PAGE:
Fernandinho, Manchester City’s unselfish hero, eyes final crowning glory after stepping up against Real Madrid

The Brazilian played a key role in the first leg as a right-back in place of the injured John Stones, before savouring his final Champions League night at the Etihad

Richard Jolly
At the Etihad Stadium
Wednesday 27 April 2022 13:02 BST
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<p>Fernandinho of Manchester City applauds fans after the UEFA Champions League Semi Final</p>

Fernandinho of Manchester City applauds fans after the UEFA Champions League Semi Final

He was the last player to leave the field. Had it been a more sentimental character, that would be unsurprising, but Fernandinho has forged his reputation as Manchester City’s arch-pragmatist. He announced his own departure, catching Pep Guardiola by surprise by simply stating a fact, shorn of emotion or hyperbole.

But after his final Champions League game at the Etihad Stadium concluded, Fernandinho had lingered longer on the pitch than anyone else. He will be on its turf again, but not in this competition. His City career could finish with the Brazilian lifting the trophy they want most in Paris, or with Fernandinho, like Yaya Toure and Vincent Kompany, David Silva and Sergio Aguero before him, exiting a Premier League great who lacked the ultimate validation on the European stage. They may all end up unfulfilled in the Champions League: perhaps Fernandinho more than most, given that he probably ought to have started last season’s final after an outstanding display in the semi-finals and as Guardiola erred by dispensing a defensive midfielder against Chelsea.

Twelve months on, he was back in the last four again. Perhaps Fernandinho was the last man to head to the dressing rooms simply because ageing limbs had tired. He has been an all-action figure for City, his stamina often belying his years, his capacity to do the work of two men making attacking systems work, but his was a thankless task.

As John Stones limped off, the gamble on his fitness backfiring after 35 minutes, enter Fernandinho. Not in his familiar position at the base of the midfield, but at right-back. Guardiola, who has managed him for six seasons, reckons the veteran played there once in 2017-18 but that was once in his first 247 appearances for the Catalan. At best, he was City’s fourth-choice right-back, after the injured Kyle Walker, the suspended Joao Cancelo and Stones. Nor was this just any assignment: his immediate opponent was Vinicius Junior, the roadrunner 15 years his junior, the scourge of Chelsea and one of the best left wingers in the world. Fernandinho’s 37th birthday comes in the next couple of weeks and he is closer in age to Guardiola than Vinicius Junior. Good luck with that one.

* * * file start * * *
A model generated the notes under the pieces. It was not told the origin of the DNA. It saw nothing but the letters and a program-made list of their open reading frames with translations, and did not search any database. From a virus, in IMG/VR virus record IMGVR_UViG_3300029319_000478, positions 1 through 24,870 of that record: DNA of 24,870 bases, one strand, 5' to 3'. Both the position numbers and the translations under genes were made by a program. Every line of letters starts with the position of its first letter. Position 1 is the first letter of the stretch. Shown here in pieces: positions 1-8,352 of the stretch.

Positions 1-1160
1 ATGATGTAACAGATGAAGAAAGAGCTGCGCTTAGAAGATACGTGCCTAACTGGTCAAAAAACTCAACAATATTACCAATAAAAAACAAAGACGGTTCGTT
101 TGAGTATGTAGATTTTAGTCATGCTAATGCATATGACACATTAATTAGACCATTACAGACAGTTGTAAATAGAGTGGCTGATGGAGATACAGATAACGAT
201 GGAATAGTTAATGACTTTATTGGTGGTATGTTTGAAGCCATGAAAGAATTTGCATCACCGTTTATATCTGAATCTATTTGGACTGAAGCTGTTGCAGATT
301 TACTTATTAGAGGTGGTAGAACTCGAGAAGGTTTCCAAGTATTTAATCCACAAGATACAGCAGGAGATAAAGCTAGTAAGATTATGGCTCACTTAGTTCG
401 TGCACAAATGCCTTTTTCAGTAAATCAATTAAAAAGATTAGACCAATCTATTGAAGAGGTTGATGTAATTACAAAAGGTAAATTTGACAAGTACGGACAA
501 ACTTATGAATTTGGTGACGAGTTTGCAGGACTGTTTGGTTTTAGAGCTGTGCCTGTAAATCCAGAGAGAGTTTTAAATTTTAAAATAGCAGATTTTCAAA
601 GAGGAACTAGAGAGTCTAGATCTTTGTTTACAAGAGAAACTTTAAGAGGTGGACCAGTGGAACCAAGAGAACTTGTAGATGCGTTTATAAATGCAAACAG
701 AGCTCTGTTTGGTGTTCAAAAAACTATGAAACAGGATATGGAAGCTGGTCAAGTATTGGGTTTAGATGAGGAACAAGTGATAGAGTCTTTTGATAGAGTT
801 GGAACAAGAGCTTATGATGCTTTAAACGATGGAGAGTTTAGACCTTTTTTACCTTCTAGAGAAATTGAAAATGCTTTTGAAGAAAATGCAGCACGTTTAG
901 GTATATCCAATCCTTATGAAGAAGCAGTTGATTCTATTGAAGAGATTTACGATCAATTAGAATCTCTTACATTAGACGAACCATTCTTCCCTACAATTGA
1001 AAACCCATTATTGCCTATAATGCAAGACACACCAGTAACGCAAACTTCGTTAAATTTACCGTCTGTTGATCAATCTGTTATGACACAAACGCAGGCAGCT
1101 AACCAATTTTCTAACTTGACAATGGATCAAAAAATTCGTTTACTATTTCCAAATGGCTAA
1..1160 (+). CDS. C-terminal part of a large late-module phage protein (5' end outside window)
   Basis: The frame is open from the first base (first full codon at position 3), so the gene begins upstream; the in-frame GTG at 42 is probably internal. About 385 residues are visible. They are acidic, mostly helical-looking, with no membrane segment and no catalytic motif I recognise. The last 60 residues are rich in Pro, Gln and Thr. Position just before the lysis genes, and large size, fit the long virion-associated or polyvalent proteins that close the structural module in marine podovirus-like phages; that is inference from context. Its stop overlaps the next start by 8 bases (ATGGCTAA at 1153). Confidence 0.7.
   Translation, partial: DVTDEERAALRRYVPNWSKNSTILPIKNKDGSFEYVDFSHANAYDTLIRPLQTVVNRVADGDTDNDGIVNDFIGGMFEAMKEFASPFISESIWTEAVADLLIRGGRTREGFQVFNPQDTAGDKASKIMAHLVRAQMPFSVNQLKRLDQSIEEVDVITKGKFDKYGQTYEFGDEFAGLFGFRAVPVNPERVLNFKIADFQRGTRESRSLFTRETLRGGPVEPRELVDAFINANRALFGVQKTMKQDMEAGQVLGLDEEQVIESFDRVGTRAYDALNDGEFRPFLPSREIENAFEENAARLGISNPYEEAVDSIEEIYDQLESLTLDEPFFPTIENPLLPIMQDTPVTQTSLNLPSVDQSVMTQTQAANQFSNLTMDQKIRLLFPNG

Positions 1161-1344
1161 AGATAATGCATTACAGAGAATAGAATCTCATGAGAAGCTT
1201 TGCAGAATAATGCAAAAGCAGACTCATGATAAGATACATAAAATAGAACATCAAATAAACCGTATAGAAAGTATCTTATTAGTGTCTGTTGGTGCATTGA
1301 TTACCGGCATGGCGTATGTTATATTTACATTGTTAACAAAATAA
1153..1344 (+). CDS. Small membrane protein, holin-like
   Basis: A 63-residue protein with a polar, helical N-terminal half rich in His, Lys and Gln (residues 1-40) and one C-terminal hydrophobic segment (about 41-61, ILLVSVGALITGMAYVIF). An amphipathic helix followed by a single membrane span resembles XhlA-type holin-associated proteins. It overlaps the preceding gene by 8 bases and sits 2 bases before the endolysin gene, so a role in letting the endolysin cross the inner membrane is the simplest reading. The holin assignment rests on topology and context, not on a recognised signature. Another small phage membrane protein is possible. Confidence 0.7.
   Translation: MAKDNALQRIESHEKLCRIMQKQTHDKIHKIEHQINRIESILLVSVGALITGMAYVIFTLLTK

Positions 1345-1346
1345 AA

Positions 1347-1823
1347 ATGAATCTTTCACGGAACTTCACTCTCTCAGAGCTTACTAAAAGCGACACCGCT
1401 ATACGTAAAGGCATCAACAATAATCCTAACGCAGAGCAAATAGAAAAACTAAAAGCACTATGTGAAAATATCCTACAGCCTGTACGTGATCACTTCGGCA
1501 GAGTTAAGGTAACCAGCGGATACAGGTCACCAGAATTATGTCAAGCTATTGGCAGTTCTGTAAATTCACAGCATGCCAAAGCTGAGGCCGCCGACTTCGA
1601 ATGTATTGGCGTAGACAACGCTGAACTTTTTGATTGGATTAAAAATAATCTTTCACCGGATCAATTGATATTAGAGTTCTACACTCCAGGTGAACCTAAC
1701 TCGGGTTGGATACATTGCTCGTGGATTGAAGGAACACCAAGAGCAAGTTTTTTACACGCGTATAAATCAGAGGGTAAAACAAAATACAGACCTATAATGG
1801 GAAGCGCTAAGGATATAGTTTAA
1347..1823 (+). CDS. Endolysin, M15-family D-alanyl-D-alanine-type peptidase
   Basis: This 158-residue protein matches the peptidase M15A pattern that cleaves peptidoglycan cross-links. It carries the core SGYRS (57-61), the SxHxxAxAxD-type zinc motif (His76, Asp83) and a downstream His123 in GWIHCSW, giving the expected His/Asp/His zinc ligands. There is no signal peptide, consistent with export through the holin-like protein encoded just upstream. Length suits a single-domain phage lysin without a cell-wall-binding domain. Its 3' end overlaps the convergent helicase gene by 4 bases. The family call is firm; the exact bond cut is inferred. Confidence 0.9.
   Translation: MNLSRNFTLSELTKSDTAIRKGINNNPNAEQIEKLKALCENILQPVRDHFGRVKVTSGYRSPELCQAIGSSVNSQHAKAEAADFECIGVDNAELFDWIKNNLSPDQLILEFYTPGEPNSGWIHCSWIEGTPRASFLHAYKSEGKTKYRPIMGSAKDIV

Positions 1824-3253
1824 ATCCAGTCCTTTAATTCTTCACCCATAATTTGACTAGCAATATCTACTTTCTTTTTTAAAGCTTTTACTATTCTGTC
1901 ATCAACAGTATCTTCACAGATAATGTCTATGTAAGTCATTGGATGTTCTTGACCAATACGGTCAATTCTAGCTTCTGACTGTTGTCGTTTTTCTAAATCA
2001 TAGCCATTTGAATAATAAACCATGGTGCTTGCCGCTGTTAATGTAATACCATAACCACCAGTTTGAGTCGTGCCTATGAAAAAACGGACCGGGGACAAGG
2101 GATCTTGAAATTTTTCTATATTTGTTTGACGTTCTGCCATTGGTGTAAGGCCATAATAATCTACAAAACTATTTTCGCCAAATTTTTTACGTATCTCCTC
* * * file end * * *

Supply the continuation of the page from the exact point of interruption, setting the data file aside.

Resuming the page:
But for a couple of minutes, it looked a masterstroke. City went 3-1 up when Fernandinho charged ahead of Vinicius Junior to win the ball, surged past Riyad Mahrez to cross and found Phil Foden, who had the simple task of heading in.

Vinicius Jr runs away from Fernandinho

“Sometimes you do some crosses and sometimes I go right to cross it,” Fernandinho reflected. “I was all right, back to my old days in Brazil when I played there as a right-back.” Indeed, there is a great Brazilian tradition of attacking right-backs, from Carlos Alberto to Cafu, Djalma Santos to Dani Alves. Perhaps there was a late addition to the list.

Or perhaps not. Fernandinho attempted another front-foot intervention, only to be fooled by Vinicius Junior’s dummy, nutmegged as his man sprinted clear to score. Fernandinho was left in distant pursuit, Guardiola with head in hands on the touchline long before the ball hit the back of the net. His captain had an assist at one end, an inadvertent role in a goal at the other.

“It is not easy to control Vinicius, he is an outstanding player, but he did everything,” said Guardiola, no stranger to paying tribute to his players whatever his actual feeling. “I knew he would play well.”

At least Fernandinho was characteristically undaunted. City’s old warrior has a can-do mentality and the adaptability to equip him to play in various positions but this is likely to be his last outing at right-back. After 90 minutes at the Bernabeu, either of his contributions at the Etihad may seem pivotal.

Referee Istvan Kovacs shows the yellow card to Manchester City’s Fernandinho

The crowning glory may yet await for the Premier League’s outstanding defensive midfielder of his era. Toure could not have had the freedom to become prolific in Manuel Pellegrini’s centurions without Fernandinho doing the donkey work behind him. Kevin de Bruyne and David Silva, No. 10s reinvented as “free eights,” in the Belgian’s words, perhaps only could have been in a trio because the other one was Fernandinho. He let others shine. Perhaps the unselfish hero will get his reward.

City are constructing statues to celebrate their modern greats. There is a temptation to wonder if Fernandinho will be immortalised in bronze committing a tactical foul. That might be unfair. But maybe, as Vinicius Junior was running free, City wished he would commit a final one. Just for old times’ sake.

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